Parenting Catch-all

We are having some serious issues with one of our kids. He just started college and isn't doing well. He got into a habit during COVID while attending remote classes that has continued. He basically does no homework all semester and then tries to get everything done at the last minute. When we ask him how things are he says they're fine and he's caught up. But then he's not. At midterm he had two As and two Fs but ended with two Ds and two Fs. We can't get him to work on anything unless we force him to do it. He's absolutely smart enough. He tends to do very well on tests.
He has scholarships through our employee program (I work a the college) and needs to maintain a certain GPA. He's in danger of losing them if he doesn't do really well in the spring.

My wife thinks it's an organization issue but I am sure it's more than that. He spends all of his free time playing games. I don't mind him playing, I mean I did the same. His older brother does the same (though he is maintaining a 3.4 GPA through his junior year and has worked hard to get that). We've tried working with him on setting up a schedule (his freshman year of HS he was very diligent about his schedule) but it's not working. We also talked about how failing a class wasn't that big of a deal so we blew off one of his classes. He did work on the others but I'm not sure exactly what happened. Especially in his psych class where he had an A at midterm.

I know there are lots of reasons for procrastination, including fear of failure. He's always been one who fears failure but now he's failing hard and it's serious. He can attend the college I work for free of tuition but not if he doesn't get his grades up. He is on the autism spectrum but it's more like Asperger's. He has never had an issue with understanding, just getting the work done.

That sounds pretty tough. College can be a big jump for a lot of people in the sense that just cramming for the exam at the last minute is no longer enough to do well and because all of the sudden you're a lot farther from being the smartest person in the room. I learned both of those from experience.

I know this can be expensive and hard to access but is some kind of professional counseling a possibility? It's not just about bringing a professional but also having a third-party who the kid will not perceive as passing judgment on a possible failure. It can also be a bit more of a wake up call to bring an outsider to intervene rather than mom and dad busting my balls again. This also very much seems like a mental health issue although I'm obviously just going from what you are saying (but again, I can definitely relate from experience).

Short of that, what was it like to try and set up a schedule with him? A couple of things that may help a little bit are taking better care of exercise, sleep, and diet, rather than targeting the studying. Try to get a work out that will actually get your heart rate up and then go do some studying right after. And try to stick to a sleeping schedule as much as possible, no matter what it is.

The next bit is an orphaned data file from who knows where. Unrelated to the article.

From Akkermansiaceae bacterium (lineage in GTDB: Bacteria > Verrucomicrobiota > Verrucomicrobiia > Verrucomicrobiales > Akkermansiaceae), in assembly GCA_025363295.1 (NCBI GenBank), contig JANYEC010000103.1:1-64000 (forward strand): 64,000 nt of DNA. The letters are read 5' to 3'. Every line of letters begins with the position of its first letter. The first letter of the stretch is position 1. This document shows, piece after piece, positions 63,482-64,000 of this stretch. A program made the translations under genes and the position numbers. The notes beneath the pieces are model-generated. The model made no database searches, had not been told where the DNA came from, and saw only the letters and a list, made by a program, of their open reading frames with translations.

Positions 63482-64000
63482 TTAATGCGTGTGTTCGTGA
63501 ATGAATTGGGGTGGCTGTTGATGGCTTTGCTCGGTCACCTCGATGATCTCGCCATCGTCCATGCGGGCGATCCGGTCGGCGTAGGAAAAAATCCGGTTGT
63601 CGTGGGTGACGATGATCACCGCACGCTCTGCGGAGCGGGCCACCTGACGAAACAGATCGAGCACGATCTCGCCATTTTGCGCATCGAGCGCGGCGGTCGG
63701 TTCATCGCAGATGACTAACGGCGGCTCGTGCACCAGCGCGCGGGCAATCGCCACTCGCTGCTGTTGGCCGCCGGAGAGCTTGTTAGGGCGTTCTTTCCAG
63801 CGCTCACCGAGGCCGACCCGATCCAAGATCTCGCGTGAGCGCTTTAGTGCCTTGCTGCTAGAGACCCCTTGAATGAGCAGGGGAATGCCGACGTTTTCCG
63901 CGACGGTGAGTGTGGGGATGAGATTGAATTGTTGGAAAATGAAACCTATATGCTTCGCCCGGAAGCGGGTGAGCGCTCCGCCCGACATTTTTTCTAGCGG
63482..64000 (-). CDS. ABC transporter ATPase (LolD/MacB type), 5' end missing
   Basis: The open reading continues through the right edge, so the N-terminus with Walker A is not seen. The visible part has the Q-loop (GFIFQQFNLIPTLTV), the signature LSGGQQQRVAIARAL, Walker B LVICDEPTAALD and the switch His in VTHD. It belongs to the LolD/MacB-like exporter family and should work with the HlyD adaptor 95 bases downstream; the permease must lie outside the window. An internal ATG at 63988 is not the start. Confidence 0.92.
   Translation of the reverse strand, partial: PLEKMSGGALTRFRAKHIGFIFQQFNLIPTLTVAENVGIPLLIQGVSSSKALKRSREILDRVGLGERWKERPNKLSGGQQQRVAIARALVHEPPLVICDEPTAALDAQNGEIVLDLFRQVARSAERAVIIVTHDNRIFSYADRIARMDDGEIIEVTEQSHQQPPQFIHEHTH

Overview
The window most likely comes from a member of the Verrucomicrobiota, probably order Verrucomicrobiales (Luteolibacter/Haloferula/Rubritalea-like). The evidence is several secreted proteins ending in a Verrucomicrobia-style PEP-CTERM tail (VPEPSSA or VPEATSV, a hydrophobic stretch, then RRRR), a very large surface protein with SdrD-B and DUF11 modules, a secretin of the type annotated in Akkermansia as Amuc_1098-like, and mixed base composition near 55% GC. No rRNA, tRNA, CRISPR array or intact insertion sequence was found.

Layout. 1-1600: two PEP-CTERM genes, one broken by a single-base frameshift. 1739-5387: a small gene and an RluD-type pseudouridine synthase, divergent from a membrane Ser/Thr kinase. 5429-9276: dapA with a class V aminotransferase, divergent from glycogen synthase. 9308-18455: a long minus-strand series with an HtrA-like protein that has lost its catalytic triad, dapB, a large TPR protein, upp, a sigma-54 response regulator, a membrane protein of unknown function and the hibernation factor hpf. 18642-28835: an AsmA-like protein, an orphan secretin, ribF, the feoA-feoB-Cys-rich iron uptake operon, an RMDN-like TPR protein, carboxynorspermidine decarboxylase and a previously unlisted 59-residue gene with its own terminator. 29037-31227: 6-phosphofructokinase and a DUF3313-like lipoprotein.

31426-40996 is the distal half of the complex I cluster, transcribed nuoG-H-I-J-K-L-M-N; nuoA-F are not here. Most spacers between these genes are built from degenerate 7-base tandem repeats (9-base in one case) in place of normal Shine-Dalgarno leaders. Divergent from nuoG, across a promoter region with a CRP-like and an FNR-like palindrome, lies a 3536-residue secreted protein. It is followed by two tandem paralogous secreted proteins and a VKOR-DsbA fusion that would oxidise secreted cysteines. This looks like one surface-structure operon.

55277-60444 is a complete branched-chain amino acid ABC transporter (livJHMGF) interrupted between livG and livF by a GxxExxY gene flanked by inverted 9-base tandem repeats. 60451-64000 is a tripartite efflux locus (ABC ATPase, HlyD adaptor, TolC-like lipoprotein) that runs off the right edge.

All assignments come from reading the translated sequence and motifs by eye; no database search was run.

The other thing that jumps out (and again, I'm obviously just going by your writeup) is that you force him to do work. I would not do that anymore. It associates studying with punishment. And it doesn't seem to have worked. I hope you can figure something out, though. Good luck!

Pink Stripes wrote:

That sounds pretty tough. College can be a big jump for a lot of people in the sense that just cramming for the exam at the last minute is no longer enough to do well and because all of the sudden you're a lot farther from being the smartest person in the room. I learned both of those from experience.

Same. All of that. I still muddled through a couple years, even with a fraternity, sports season tickets, a serious girlfriend, and a crap ton of video games eating my free time. It took a devastating breakup and subsequent spiral to actually get me to fail a class and put my scholarship in jeopardy eventually.

I wish I had advice. High school was a joke for me. Aside from a few English research papers I had 0 homework, got everything done at school and never developed study habits worth a damn. College was much more difficult. Hoping my wife can help our kids develop better habits than me.

Good luck.

Would recommend the Healthy Gamer channel on YouTube.

Speaks directly to young adults, how brains work and these exact topics of school, grades, motivation, interest, ADHD, medication, therapy, etc.

Pink Stripes wrote:

That sounds pretty tough. College can be a big jump for a lot of people in the sense that just cramming for the exam at the last minute is no longer enough to do well and because all of the sudden you're a lot farther from being the smartest person in the room. I learned both of those from experience.